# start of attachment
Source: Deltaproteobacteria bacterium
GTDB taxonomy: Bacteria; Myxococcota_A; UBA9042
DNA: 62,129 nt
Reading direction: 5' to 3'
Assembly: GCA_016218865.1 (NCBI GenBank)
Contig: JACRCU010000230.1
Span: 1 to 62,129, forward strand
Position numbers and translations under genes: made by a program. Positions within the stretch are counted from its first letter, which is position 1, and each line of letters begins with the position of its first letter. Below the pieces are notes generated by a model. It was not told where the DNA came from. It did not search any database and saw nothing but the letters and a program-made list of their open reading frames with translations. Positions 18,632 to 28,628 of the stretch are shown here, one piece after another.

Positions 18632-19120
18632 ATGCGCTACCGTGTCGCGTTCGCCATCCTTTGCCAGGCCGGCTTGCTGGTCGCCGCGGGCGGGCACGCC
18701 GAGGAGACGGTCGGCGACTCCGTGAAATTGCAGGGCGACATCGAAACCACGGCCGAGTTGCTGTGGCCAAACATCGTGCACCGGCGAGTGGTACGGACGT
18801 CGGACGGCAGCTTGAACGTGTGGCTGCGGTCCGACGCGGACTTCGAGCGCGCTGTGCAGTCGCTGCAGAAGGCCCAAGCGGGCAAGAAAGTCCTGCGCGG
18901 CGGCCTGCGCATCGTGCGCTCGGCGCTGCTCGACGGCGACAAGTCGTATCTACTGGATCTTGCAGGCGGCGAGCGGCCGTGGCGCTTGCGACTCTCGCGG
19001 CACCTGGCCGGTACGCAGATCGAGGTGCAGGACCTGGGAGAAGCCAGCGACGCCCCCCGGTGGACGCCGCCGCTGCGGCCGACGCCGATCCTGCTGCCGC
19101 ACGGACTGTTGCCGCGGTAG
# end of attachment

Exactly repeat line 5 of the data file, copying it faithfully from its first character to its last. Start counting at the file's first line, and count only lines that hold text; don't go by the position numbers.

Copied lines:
Assembly: GCA_016218865.1 (NCBI GenBank)